The rook (Corvus frugilegus) is a member of the family Corvidae in the passerine order of birds. It is found in the Palearctic, its range extending from Scandinavia and western Europe to eastern Siberia. It is a large, gregarious, black-feathered bird, distinguished from similar species by the whitish featherless area on the face. Rooks nest collectively in the tops of tall trees, often close to farms or villages, the groups of nests being known as rookeries.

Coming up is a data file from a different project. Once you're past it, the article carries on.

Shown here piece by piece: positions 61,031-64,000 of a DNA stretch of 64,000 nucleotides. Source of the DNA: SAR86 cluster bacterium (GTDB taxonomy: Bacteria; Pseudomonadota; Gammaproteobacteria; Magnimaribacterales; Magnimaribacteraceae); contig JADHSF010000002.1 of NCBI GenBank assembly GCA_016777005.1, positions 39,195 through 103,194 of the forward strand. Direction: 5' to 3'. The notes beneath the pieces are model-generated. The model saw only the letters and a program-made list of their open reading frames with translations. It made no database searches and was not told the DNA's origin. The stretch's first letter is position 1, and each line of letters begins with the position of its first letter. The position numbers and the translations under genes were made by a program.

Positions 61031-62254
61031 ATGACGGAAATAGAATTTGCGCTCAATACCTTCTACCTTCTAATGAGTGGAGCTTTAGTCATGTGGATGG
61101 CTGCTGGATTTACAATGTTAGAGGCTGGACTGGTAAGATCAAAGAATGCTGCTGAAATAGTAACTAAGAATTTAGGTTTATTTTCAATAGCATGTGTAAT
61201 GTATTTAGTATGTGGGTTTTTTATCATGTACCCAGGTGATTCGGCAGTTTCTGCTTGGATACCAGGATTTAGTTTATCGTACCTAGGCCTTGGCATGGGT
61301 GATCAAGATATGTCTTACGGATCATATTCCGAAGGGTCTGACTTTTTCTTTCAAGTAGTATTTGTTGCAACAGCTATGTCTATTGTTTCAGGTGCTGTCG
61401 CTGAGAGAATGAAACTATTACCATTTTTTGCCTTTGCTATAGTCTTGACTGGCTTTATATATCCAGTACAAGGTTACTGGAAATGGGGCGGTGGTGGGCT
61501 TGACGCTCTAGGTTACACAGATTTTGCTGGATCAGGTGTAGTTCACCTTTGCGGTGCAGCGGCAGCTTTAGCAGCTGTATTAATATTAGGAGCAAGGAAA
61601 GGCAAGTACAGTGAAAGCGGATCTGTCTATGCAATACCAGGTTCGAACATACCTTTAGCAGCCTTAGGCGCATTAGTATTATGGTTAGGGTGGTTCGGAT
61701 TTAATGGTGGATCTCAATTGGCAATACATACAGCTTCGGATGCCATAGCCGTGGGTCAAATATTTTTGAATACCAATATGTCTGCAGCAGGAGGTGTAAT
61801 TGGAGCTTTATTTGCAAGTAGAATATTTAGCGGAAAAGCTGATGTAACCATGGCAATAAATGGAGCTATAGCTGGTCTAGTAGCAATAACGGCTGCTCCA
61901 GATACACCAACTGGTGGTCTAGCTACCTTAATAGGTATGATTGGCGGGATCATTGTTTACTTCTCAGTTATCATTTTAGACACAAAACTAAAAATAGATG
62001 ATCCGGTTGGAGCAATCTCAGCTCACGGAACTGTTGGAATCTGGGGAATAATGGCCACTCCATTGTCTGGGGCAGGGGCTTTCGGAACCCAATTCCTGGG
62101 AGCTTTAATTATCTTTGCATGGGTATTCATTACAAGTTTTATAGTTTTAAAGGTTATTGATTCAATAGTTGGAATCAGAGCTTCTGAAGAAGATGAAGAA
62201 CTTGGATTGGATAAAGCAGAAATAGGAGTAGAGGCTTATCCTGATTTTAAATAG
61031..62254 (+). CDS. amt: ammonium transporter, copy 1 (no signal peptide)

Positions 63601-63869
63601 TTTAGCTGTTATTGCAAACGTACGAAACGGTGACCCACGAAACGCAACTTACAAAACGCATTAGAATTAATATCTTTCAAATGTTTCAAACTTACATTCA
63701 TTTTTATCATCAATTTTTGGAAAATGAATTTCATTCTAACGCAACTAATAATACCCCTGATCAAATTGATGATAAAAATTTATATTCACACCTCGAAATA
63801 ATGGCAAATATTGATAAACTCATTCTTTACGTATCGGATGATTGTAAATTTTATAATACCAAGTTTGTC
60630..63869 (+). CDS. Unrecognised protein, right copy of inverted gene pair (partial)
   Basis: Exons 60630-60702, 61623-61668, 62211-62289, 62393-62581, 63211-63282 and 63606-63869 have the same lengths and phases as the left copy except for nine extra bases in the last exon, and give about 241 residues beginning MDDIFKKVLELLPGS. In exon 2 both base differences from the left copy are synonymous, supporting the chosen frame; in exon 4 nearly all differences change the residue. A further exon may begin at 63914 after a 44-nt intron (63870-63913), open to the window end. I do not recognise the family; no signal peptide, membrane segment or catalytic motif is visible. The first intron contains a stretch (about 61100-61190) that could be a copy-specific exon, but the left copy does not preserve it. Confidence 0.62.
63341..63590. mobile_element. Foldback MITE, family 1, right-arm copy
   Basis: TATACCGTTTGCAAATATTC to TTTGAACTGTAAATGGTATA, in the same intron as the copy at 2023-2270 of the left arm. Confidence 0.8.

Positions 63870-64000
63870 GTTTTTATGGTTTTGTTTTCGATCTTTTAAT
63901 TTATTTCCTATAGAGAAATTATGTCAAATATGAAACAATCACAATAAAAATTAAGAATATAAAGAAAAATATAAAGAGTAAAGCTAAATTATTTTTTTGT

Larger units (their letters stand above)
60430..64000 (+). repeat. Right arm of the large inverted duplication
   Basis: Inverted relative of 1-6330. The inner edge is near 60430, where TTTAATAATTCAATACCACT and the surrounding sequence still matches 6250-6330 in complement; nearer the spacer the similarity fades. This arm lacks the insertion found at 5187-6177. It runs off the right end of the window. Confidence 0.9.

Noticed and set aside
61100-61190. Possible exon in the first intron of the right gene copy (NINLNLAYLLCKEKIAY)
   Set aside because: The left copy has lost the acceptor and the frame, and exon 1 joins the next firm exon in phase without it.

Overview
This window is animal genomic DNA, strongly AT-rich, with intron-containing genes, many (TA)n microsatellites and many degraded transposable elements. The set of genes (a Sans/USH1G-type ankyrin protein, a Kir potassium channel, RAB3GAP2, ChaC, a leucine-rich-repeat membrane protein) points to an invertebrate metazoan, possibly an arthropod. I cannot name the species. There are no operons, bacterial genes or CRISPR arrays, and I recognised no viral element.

Rooks are mainly resident birds, but the northernmost populations may move southwards to avoid the harshest winter conditions. The birds form flocks in winter, often in the company of other Corvus species or jackdaws. They return to their rookeries and breeding takes place in spring. They forage on arable land and pasture, probing the ground with their strong bills and feeding largely on grubs and soil-based invertebrates, but also consuming cereals and other plant material. Historically, farmers have accused the birds of damaging their crops, and have made efforts to drive them away or kill them. Like other corvids, they are intelligent birds with complex behavioural traits and an ability to solve simple problems.